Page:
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Risk factors for pregnancy-associated breast cancer: a report from the Nigerian Breast Cancer Study.

Research paper by Ningqi N Hou, Temidayo T Ogundiran, Oladosu O Ojengbede, Imran I Morhason-Bello, Yonglan Y Zheng, James J Fackenthal, Clement C Adebamowo, Imaria I Anetor, Stella S Akinleye, Olufunmilayo I OI Olopade, Dezheng D Huo

Indexed on: 25 Jul '13Published on: 25 Jul '13Published in: Annals of Epidemiology



Abstract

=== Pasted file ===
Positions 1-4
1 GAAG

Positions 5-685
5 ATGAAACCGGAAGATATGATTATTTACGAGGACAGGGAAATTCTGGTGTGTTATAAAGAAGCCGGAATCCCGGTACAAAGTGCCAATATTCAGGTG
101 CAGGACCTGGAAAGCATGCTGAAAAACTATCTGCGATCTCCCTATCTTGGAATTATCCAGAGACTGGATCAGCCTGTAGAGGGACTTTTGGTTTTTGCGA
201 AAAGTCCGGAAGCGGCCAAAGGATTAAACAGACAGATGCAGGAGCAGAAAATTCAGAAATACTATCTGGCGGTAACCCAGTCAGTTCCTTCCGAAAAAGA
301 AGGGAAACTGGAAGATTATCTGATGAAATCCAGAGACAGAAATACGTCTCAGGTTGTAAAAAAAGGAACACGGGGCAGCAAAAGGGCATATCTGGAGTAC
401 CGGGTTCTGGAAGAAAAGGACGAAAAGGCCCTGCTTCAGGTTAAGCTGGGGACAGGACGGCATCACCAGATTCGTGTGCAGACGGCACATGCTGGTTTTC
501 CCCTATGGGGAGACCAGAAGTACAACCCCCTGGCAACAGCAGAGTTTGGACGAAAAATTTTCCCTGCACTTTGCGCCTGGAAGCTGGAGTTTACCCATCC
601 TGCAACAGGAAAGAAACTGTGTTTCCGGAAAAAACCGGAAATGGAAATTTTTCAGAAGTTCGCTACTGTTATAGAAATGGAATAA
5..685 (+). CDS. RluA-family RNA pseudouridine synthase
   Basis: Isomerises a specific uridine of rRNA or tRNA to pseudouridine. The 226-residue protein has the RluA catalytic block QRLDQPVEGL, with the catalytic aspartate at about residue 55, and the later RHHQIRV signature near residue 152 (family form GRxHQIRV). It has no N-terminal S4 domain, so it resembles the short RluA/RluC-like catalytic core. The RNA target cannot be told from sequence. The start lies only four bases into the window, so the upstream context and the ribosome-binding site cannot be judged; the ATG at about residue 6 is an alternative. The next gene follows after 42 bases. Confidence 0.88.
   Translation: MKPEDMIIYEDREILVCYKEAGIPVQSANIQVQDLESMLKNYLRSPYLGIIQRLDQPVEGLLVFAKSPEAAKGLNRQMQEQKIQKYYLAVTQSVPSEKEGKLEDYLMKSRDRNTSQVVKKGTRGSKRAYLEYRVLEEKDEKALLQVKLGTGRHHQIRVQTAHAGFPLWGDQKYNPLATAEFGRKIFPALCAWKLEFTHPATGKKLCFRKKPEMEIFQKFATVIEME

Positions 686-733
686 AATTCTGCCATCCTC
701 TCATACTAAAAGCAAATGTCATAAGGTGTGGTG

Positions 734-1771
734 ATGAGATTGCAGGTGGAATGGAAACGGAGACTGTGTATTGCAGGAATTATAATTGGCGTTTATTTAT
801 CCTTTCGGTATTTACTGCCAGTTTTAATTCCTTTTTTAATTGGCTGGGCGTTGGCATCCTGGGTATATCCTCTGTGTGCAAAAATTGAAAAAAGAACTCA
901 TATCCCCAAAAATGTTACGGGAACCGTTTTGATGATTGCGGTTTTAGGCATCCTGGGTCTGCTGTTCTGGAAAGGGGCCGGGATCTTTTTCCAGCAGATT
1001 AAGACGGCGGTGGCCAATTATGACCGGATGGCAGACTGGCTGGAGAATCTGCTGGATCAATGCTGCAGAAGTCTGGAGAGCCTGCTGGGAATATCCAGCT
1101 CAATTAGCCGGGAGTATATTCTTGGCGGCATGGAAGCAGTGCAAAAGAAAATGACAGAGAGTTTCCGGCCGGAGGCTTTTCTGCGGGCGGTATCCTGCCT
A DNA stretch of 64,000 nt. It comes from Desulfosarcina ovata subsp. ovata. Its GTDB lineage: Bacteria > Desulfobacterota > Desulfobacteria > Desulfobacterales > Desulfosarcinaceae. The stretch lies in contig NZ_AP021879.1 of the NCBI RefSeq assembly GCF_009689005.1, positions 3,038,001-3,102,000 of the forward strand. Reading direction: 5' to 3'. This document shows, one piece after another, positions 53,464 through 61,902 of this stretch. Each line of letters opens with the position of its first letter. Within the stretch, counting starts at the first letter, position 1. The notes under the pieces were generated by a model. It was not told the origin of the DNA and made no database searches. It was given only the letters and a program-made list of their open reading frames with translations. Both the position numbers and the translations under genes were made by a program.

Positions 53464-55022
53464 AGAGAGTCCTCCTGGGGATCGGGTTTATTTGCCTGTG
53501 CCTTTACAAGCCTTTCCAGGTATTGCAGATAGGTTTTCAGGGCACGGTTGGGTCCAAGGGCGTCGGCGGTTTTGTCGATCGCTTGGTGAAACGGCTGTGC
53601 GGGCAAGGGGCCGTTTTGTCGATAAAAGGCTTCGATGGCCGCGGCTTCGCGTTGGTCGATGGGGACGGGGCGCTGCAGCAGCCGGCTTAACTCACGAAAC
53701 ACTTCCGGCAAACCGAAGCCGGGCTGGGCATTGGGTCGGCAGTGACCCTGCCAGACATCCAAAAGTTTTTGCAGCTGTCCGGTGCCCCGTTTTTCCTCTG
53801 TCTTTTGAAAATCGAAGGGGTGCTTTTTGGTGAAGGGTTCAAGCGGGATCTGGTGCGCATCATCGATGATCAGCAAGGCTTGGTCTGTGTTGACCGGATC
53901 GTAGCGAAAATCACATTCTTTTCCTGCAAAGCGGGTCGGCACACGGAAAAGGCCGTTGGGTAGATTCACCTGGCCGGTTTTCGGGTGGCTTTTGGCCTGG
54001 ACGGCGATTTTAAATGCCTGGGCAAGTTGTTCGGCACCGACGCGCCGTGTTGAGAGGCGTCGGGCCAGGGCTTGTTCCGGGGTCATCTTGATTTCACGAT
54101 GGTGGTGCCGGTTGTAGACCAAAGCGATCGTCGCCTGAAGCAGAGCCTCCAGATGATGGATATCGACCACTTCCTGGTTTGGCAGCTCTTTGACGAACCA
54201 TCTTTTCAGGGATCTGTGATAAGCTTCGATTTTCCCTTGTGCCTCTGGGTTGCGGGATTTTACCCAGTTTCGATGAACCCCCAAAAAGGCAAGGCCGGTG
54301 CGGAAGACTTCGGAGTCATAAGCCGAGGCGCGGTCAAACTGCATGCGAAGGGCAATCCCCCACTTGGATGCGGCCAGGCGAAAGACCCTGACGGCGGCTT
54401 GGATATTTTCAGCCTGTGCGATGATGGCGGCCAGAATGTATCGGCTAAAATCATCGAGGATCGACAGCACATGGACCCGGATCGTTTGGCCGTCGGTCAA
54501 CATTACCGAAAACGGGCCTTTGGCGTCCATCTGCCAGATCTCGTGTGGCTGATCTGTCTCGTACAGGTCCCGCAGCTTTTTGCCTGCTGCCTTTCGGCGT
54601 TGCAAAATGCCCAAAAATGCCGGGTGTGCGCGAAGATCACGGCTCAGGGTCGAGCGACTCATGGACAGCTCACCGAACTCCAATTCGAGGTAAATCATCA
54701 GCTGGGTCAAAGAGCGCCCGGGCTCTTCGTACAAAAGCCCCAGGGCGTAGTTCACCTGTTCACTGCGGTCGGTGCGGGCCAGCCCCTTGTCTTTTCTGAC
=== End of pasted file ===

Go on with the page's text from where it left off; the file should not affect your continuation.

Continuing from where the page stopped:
Little is known about risk factors for pregnancy-associated breast cancer (PABC), diagnosed during pregnancy or postpartum.We enrolled 1715 premenopausal women from the Nigerian Breast Cancer Study from 1998 to 2011. Based on recency of last pregnancy from diagnosis, breast cancer cases were categorized as (1) PABC diagnosed 2 years or longer postpartum, (2) PABC diagnosed 3 to 5 years postpartum, or (3) non-PABC diagnosed more than 5 years postpartum. Controls were matched to cases on recency of last pregnancy. Multiple logistic regressions were performed comparing cases and controls within each group.Of the 718 cases, 152 (21.2%) had PABC 2 or more years postpartum, and 145 (20.2%) 3 to 5 years postpartum. Although not statistically significant, women with higher parity tend to have an elevated risk of PABC but reduced risk of non-PABC (p for heterogeneity = 0.097). Family history of breast cancer might be a strong predictor particularly for PABC 2 or more years postpartum (odds ratio, 3.28; 95% confidence interval, 1.05-10.3). Compared with non-PABC cases, PABC 2 or more years postpartum cases were more likely to carry BRCA1/2 mutations (P = .03).Parity may have different roles in the development of PABC versus other premenopausal breast cancer in Nigerian women. Prospective mothers with multiple births and a family history of breast cancer may have an elevated risk of breast cancer during their immediate postpartum period.